It's like clockwork. The reality is LeBron wanted to go back to Cleveland to finish career. The reality is also that he wasn't going anywhere near the Western Conference in free agency. The Bulls have a new coach but their roster remains unchanged, the Hawks don't have the personnel to win a serious seven-game series and the Bucks are a few seasons away from becoming the East's version of the Thunder. Pick a storyline, any storyline, and the end result will be the Cavaliers headed back to the Finals.

If I needed an alternate storyline, it's that Jimmy Butler makes the jump to super-stardom, Joakim Noah turns back the clock (to 2013) and Pau Gasol proves he has one more year left in the tank. Derrick Rose becomes the top-5 point he was pre-knee fiasco and Fred Hoiberg changes the culture in a matter of one season. That's the only scenario standing between LeBron James and a sixth - sixth! - straight Finals appearance. In actuality, the preparation the Cavaliers are doing this offseason is to get ready for the NBA Finals. It's not as easy as one sentence, but this team more or less walked to the Finals without Love and a one-footed Irving. Bulls fans won't like it, but they also remember an MJ-led Bulls team in the 90s doing the same.

Cleveland is headed to the Finals. LeBron gets his matchup against close friend Chris Paul and we get LeBron vs. Paul Pierce, CP3 vs. Kyrie and Blake vs. Love.

Vinnie, we've got a lot of work ahead of us before that happens, but I couldn't be more excited to get it going.

It might not be so easy for the Bulls to tank down the stretch


It might not be so easy for the Bulls to tank down the stretch

And here you thought the Bulls wouldn't be competing for anything down the stretch. Yes, the Bulls will miss the postseason for the second time in three seasons, and the post-Jimmy Butler rebuild is off and running with a Lottery selection (and potentially two) on the horizon.

And now the race for the top spot in the NBA Draft Lottery is on, with 23 to 27 games left in the regular season and a whopping seven teams within 1.5 games of each other for the worst record in the league. The Bulls are currently sitting 8th in the reverse standings at 20-37, 3.0 games behind the league-worst Suns and Hawks. And in what's largely considered a seven-man draft, Fred Hoiberg and the boys have some work to do to improve their chances of moving into the top-5 or top-3 of the draft.

Yes, the Bulls were sellers at the deadline, dealing leading scorer Nikola Mirotic to the Pelicans. And they lost eight of their last 10 games before the All-Star Break while promising extended minutes for players like Paul Zipser, Cristiano Felicio and even Cameron Payne. All those signs point to a franchise with a full and clear understanding that losses right now mean much bigger wins in June. But it's not as easy as it sounds. The Bulls aren't the only team looking to secure losses, and those other teams may have easier paths of doing so. Here's why.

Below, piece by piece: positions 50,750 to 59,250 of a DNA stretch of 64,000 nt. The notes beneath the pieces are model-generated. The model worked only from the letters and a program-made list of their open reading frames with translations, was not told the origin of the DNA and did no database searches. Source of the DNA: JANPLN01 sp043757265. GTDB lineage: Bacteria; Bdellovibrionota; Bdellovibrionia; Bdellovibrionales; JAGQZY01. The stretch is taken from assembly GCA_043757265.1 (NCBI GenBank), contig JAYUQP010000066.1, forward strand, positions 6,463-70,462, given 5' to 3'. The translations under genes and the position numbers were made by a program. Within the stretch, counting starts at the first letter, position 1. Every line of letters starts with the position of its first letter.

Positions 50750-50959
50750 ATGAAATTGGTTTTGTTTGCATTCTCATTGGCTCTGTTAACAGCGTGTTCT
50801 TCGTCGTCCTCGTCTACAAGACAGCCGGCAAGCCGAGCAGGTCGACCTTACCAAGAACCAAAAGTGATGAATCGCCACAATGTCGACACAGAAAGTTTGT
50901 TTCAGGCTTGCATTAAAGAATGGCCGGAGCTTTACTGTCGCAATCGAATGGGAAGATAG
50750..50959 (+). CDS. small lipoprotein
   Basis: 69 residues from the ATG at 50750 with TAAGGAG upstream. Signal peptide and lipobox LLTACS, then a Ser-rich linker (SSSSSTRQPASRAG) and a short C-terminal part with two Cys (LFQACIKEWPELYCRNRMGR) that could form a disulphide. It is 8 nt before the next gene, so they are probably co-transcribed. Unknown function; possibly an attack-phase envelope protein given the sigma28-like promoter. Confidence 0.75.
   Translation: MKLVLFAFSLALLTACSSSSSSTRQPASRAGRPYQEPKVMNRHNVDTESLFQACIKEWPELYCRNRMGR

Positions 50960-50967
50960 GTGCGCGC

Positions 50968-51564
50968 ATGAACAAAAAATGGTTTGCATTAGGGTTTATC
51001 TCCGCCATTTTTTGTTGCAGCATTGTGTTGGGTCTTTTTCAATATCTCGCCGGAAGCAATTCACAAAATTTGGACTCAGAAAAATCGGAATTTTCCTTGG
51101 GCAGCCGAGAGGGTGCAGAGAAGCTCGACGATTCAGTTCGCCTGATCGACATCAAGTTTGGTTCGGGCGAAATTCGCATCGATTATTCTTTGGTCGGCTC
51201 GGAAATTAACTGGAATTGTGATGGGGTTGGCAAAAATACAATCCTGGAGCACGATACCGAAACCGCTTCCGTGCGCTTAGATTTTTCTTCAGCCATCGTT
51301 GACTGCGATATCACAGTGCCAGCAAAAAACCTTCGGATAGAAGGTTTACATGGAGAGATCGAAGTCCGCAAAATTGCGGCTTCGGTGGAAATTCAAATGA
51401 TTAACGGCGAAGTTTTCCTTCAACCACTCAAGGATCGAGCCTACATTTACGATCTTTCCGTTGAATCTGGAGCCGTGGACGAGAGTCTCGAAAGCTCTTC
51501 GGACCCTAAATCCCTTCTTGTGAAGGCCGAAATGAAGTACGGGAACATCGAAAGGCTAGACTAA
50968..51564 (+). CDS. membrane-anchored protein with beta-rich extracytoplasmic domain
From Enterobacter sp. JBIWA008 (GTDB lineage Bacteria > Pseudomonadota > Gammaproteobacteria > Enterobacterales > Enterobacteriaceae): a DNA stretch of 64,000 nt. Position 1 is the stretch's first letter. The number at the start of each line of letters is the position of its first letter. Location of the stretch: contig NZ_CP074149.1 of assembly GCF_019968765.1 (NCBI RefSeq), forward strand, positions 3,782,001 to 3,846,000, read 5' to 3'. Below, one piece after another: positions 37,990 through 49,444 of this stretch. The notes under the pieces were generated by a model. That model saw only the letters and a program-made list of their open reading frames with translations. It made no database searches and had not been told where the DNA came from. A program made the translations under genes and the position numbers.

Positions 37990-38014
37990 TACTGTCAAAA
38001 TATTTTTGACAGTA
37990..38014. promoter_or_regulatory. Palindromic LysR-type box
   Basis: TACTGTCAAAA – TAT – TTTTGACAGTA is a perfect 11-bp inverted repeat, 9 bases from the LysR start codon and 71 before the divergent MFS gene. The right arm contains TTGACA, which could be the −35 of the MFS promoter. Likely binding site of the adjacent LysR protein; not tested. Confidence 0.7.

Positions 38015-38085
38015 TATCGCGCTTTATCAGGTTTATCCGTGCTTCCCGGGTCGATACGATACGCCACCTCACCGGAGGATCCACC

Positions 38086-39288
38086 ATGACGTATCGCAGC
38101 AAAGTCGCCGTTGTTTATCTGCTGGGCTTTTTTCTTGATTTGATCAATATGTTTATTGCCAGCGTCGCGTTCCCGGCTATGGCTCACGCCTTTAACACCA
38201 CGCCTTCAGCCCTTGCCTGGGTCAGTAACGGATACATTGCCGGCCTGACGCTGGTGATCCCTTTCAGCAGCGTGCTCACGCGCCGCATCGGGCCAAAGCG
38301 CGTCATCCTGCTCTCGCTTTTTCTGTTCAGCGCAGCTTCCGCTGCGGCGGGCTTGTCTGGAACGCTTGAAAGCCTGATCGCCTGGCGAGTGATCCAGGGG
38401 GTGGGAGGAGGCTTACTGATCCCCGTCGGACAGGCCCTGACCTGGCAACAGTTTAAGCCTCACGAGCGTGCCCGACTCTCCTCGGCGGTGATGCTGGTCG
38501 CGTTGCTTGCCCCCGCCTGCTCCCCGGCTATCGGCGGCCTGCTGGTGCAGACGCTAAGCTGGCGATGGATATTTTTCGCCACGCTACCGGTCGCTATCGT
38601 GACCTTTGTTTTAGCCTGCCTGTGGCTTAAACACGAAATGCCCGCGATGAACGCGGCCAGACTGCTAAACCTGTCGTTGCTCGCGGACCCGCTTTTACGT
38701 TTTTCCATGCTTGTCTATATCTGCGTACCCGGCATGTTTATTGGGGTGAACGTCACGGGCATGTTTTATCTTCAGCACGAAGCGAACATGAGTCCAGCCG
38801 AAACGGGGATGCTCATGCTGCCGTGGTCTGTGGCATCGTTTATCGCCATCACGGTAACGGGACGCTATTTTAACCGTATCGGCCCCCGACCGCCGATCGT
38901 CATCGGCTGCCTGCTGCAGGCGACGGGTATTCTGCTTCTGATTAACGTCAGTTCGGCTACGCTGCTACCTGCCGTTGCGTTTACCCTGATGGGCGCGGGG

For starters, not all these clumped-together records were built equally. Yes, the wins and losses all count the same at the end of the day, but if we're projecting how each team may finish the Bulls are certainly poised to play better than the teams around them. In fact, the Bulls are still playing .500 basketball (17-17) since their infamous 3-20 start. Unsurprisingly all seven teams ahead of the Bulls have worse records, as do the New York Knicks (11-24 since Dec. 8), who are just two games behind the Bulls, have lost eight straight and are without All-Star Kristaps Porzingis (torn ACL). Remember, there are teams chasing the Bulls, too.

The Bulls have a seven-game win streak to their name and won 10 games in December; of the teams with worse records than the Bulls, only the Mavericks have a seven-win month this season.

And let's remember, too, the Bulls have gone 17-17 while missing Zach LaVine in 20 of those, Kris Dunn in 11 others and Lauri Markkanen in three. Those three are all healthy now (LaVine likely won't play in back-to-backs, but the Bulls have just three of those sets left) and while they have an ugly -18.8 net rating in four games, the Bulls are 2-2 with all three on the floor and have losses against the top-seeded Raptors and defending champion Warriors. It's safe to assume Dunn, LaVine and Markkanen will all benefit and improve from playing with one another. And while Nikola Mirotic was a large part of the Bulls' success (they went 14-11 with him in the lineup), the trade has opened up more minutes for Bobby Portis, who's quietly averaging 14.8 points and 7.5 rebounds since the Mirotic trade. No, Portis isn't Mirotic, but the dropoff isn't all that significant, especially when considering the defensive end.

What's this all mean? That the Bulls have the best top-end talent of any team in these tank standings, and arguably the most talented overall roster. It sounds laughable, but we're not comparing them to the Rockets and Celtics. Perhaps Orlando's core of Aaron Gordon, Evan Fournier and Nikola Vucevic (when healthy) comes close, but the Magic also just sold their starting point guard Elfrid Payton for pennies on the dollar. They're clearly in tank mode, and the rest of that roster is a nightmare. Dallas has some nice pieces, but also plenty of shutdown candidates as the season nears its end.

And that's another angle to this. The Bulls really don't have any players who may rest late in the season. Then again, phantom injuries could arise and LaVine might sit down the stretch for precautionary purposes. But Robin Lopez and Justin Holiday, the team's elder statesmen at 29 and 28, respectively, aren't exactly tipping the scale between wins and losses. As long as LaVine, Dunn, Markkanen, Portis and Denzel Valentine are seeing 28+ minutes, the Bulls are going to be in good position. Teams like Atlanta and Sacramento are already resting veterans, and Memphis could do the same with Marc Gasol if the Lottery balls depend on it. It's a good thing the Bulls don't have this luxury, as they're leaning on their young talent, but it also means the team isn't going to get much worse.